Summer update: Melanoma research progress suggests optimism for future cures

(Philadelphia) In a nation of sun-worshipers, melanoma is on the rise. Although doctors warn their patients to slather on sunscreen and seek cover in the shade, messages about sun safety still compete for the public's attention with magazine covers promoting that supposedly "healthy" tan look. While many other cancers are declining, melanoma the deadliest form of skin cancer is the fastest growing cancer in the U.S. Early melanoma is highly treatable, but there are limited therapies for people with advanced stages of the disease.

At The Wistar Institute, professor Meenhard Herlyn, D.V.M., is taking a broad-based approach to understanding melanoma in order to develop better treatments for people with the disease. Herlyn leads the largest melanoma research laboratory outside the National Institutes of Health, supported in part by a prestigious SPORE (Specialized Program of Research Excellence) federal grant, one of only three such awards nationwide.

"We are closer to a cure for melanoma than ever before because we have learned so much in the past few years," Herlyn says. "I'm optimistic that in the not-too-distant future we will be able to offer patients meaningful new treatment options."

An important thrust of Herlyn's research has been to develop artificial skin models in order to study melanoma. Tumors don't exist in isolation but rather interact with other surrounding cells and tissues what scientists call the tumor microenvironment and recent cancer research has focused on studying tumors in this dynamic context. Herlyn's skin models enable him to replicate the steps in melanoma progression. The development of melanoma is complex; while researchers know that UV light triggers melanoma both through laboratory research, including earlier work by Herlyn, as well as statistical associations the precise chain of events leading to tumor development has remained elusive.

In particular, Herlyn's group has been working to understand the chemical conversations carried on between skin cells. These chemical messages, or signaling pathways, keep cell division and proliferation orderly. But disruptions in these signals can lead to the kind of uncontrolled cell divisions seen in melanoma. In experiments, Herlyn has found that he can re-establish broken communication between cells, thus restoring control over this wayward cell division, a promising result that could point the way toward new targets for melanoma therapies.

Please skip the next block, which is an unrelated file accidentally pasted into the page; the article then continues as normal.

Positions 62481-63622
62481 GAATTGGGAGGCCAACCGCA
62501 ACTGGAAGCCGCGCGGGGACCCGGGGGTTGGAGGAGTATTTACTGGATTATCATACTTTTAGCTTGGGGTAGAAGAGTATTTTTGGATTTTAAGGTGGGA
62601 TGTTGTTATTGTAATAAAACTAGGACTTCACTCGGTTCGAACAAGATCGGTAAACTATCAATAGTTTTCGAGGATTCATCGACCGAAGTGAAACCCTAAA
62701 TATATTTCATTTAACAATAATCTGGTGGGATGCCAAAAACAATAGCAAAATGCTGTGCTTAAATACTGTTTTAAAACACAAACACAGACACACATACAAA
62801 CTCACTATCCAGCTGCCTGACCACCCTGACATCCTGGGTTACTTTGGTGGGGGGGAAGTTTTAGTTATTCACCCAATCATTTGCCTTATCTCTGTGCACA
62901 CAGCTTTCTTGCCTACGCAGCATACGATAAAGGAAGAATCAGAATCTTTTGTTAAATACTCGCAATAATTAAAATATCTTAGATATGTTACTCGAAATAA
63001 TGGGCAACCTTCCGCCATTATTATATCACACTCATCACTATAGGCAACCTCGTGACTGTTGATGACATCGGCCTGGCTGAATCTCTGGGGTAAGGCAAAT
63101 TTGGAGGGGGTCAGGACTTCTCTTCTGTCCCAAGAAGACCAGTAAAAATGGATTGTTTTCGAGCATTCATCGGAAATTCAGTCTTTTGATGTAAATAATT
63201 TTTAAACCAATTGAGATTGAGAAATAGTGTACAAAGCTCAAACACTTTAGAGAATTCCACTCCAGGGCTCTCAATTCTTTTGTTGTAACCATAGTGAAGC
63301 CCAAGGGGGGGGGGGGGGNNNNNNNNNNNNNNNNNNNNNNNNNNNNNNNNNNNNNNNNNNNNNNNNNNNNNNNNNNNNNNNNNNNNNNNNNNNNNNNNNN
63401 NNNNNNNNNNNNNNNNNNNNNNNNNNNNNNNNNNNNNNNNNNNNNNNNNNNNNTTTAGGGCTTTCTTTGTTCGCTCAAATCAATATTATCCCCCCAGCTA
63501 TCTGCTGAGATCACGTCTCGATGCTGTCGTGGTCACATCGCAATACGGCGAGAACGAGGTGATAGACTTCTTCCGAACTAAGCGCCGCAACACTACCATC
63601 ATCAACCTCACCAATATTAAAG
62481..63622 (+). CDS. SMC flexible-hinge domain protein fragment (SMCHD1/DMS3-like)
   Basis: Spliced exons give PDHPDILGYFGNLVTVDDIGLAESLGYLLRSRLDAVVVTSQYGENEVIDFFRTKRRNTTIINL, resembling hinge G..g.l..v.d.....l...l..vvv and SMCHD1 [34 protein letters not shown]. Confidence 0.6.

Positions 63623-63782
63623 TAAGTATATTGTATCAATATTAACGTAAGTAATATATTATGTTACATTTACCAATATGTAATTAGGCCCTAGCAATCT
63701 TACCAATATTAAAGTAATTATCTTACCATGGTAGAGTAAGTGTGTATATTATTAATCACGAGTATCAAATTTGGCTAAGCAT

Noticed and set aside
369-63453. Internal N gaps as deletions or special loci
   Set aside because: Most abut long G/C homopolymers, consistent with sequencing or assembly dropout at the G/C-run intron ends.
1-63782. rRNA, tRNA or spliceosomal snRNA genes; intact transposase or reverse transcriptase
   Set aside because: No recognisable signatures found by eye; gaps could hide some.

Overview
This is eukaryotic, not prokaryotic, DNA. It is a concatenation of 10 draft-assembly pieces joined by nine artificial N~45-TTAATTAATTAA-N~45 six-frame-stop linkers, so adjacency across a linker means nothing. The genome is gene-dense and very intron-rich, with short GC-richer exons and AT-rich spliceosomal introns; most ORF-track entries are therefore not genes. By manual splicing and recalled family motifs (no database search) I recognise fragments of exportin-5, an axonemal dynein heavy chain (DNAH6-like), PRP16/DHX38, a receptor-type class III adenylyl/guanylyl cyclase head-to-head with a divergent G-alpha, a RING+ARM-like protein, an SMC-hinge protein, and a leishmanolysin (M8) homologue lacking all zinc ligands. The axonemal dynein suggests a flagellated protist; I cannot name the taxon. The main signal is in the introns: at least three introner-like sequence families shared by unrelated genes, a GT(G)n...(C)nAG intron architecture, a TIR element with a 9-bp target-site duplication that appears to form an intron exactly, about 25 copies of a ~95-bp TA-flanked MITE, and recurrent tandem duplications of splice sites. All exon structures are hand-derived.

Stem cells are an important tool in Herlyn's melanoma research. While much of the public discussion about stem cells has focused on their potential in repairing diseased or damaged tissue, stem cells are already becoming essential in cancer research like Herlyn's. Recent evidence has indicated that cancerous tumors may arise from deviant stem cells lingering in the body. These cancer stem cells seem to help maintain tumors through their remarkable powers of self-renewal. Herlyn is using federally approved stem-cell line to understand what role melanoma stem cells may plan in that disease.

Outside the laboratory, Herlyn devotes much energy to facilitating communication among melanoma researchers and reaching out to patient advocacy groups. He is president of the Society for Melanoma Research, which fosters collaborations among basic, translational, and clinical investigators. He also founded the Melanoma Research Congress, which brings together clinicians and researchers to discuss the latest developments in the field, and helped establish the Foundation for Melanoma Research, which raises awareness about melanoma and supports scientists conducting melanoma investigations.

In other melanoma research at Wistar, Herlyn's wife Dorothee Herlyn, D.V.M., also a professor at the Institute, has developed a novel vaccine approach to treating melanoma that showed marked effectiveness in a recent study. She and her colleagues used a small peptide found in approximately 70 percent of melanomas, but not in normal cells, to stimulate immune cells called killer T cells to attack the melanoma cells.

"In our experiments, we saw a strong cancer-killing immune response when killer T cells are stimulated with this peptide," says Dorothee Herlyn, who was senior author of the study, which appeared in the March 15, 2006, issue of Cancer Research.

A substantial proportion of melanoma patients, about 50 percent, have killer T cells able to recognize the peptide. Combining the prevalence of the peptide among melanoma patients with the number of patients whose immune cells are able to respond to the peptide suggests that a vaccine based on the peptide could treat approximately a third of all melanoma patients.

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The Wistar Institute is an independent nonprofit biomedical research institution dedicated to discovering the causes and cures for major diseases, including cancer, cardiovascular disease, autoimmune disorders, and infectious diseases, such as AIDS and influenza. Founded in 1892 as the first institution of its kind in the nation, The Wistar Institute today is a National Cancer Institute-designated Cancer Center focused on basic and translational research. Discoveries at Wistar have led to the creation of vaccines for such diseases as rabies, rubella, and rotavirus; significant insights into the mechanisms of skin, brain, breast, lung, and prostate cancers; and the development of monoclonal antibodies and other significant research technologies and tools. The Wistar Institute: Today's Discoveries Tomorrow's Cures. On the web at www.wistar.org.


Last reviewed: By John M. Grohol, Psy.D. on 21 Feb 2009
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